NTIA'S Institute for Telecommunication Sciences (ITS)

ITS, the primary Federal telecommunications research laboratory, conducted research on advanced network user performance standards (including Integrated Services Digital Networks -- ISDN), Personal Communications Services (PCS), broadband radio propagation analysis, Intelligent Vehicle Highway Systems (IVHS), and automated video and sound quality assessment.

ITS led the U.S. Delegations to the International Telecommunication Union - Telecommunications Standardization Sector (ITU-T) Study Group XIII (Digital Networks) in Geneva. U.S. recommendations approved at these meetings included contributions on Broadband ISDN, Intelligent Networks, and preliminary activities on Universal Personal Telecommunications.

Industry Outreach

ITS pursued cooperative research with private companies under the Federal Technology Transfer Act of 1986 to continue its efforts aimed at assisting U.S. industry in emerging telecommunications technology areas.

Public Telecommunications Facilities Grants Program

NTIA's Public Telecommunications Facilities Program (PTFP) issued grants totalling $21.2 million to 140 recipients in 42 states, American Samoa, the Northern Marianas and the District of Columbia. The grants will enable public broadcasting organizations, as well as many nonbroadcast operations, to buy equipment to activate new services, extend the range of present services, and improve existing facilities.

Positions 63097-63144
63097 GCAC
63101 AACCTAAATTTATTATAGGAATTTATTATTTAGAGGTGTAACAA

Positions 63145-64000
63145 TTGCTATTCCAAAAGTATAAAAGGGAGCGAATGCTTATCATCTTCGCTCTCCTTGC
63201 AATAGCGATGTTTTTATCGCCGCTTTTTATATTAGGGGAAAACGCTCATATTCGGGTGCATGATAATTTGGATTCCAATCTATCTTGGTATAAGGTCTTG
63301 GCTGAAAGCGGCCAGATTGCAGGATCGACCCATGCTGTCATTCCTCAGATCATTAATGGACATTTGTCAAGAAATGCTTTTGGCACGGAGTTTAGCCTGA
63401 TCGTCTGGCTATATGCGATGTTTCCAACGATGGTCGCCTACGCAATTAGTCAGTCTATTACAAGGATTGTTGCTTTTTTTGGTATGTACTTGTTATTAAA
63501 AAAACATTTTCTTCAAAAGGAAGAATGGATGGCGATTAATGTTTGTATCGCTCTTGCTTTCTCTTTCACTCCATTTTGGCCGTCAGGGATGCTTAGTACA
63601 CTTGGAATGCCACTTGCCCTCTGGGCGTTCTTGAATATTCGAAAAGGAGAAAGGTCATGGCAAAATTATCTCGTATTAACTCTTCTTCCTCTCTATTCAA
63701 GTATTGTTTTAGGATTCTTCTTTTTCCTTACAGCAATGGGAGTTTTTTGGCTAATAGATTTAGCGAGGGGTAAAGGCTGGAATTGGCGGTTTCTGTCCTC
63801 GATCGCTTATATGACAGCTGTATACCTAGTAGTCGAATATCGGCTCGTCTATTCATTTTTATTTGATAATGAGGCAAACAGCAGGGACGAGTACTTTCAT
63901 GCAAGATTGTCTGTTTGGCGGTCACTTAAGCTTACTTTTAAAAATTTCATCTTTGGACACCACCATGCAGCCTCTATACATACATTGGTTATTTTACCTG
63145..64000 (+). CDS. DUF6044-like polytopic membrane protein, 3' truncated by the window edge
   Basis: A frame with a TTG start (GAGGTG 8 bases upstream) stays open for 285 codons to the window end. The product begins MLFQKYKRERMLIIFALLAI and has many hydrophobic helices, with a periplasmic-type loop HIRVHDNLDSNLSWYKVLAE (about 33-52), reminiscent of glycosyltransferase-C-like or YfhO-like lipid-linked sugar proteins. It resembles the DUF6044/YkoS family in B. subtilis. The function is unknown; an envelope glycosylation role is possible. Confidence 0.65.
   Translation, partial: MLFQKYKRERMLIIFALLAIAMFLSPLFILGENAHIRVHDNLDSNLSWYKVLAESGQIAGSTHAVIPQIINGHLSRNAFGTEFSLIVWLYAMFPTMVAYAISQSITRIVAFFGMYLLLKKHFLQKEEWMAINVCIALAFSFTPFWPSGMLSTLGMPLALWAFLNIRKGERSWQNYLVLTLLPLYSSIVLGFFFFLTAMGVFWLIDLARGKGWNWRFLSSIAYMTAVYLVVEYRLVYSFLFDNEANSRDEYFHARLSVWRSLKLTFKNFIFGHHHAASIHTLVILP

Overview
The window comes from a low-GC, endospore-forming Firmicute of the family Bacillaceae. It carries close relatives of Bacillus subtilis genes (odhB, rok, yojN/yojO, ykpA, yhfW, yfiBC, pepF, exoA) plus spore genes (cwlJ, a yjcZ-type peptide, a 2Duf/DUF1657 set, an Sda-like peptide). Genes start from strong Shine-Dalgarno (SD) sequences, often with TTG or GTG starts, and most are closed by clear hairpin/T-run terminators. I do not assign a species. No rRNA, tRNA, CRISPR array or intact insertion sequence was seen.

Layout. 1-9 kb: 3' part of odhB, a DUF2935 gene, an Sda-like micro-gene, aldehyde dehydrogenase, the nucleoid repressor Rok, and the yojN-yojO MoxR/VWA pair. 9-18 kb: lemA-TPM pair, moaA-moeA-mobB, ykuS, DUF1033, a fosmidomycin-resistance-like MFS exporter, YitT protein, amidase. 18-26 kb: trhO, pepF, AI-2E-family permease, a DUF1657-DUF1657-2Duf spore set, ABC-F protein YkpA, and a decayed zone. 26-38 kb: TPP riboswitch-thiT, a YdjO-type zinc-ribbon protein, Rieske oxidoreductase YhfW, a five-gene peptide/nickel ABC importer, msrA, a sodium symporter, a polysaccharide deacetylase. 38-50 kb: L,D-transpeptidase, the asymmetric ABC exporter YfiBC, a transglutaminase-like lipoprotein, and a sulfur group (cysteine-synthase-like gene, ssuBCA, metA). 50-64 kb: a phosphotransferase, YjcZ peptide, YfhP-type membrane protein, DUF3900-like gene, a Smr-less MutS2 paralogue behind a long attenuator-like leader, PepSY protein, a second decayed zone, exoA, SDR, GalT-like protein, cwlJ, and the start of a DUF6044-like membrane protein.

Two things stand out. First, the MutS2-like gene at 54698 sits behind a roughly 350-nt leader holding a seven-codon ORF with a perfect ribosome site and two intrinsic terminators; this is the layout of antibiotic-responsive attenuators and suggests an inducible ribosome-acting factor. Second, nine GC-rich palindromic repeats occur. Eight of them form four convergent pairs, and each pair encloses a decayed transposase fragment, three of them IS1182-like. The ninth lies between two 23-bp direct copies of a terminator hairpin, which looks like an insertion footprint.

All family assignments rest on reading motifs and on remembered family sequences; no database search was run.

FY 1994 PTFP awards will bring a first public radio signal to over 1.5 million listeners and a first public television signal to approximately 1.4 million viewers. Other funded projects will support the maintenance and improvement of the public broadcasting infrastructure and the extension of distance learning services.

The PTFP also continued its assistance to two major distance learning planning studies through cooperative agreements. The two recipients are the American Indian Higher Education Consortium (AIHEC) and the Council of Chief State School Officers (CCSSO). The AIHEC project is now in its third year of planning. The first two years of the AIHEC effort resulted in recommendations on interconnecting the member-schools to each other and to the numerous sources of distance learning programming now available via satellite-delivery systems. The study with CCSSO has involved the input of federal policy and regulatory agencies, educators, telecommunication programming providers, and telecommunications service delivery providers to determine how best to coordinate the use of telecommunications facilities for the cost-efficient delivery of distant learning programming nationwide. Both studies will continue with activities into FY 1995.

Pan-Pacific Educational and Communications Experiments by Satellite Program (PEACESAT)